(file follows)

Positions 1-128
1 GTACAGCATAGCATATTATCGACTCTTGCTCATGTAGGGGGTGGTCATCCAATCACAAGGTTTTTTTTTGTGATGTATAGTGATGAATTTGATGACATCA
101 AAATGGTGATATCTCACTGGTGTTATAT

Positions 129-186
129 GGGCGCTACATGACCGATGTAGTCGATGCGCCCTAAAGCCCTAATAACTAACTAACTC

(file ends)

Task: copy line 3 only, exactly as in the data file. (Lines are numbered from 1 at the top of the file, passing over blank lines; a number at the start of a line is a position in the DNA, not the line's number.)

101 AAATGGTGATATCTCACTGGTGTTATAT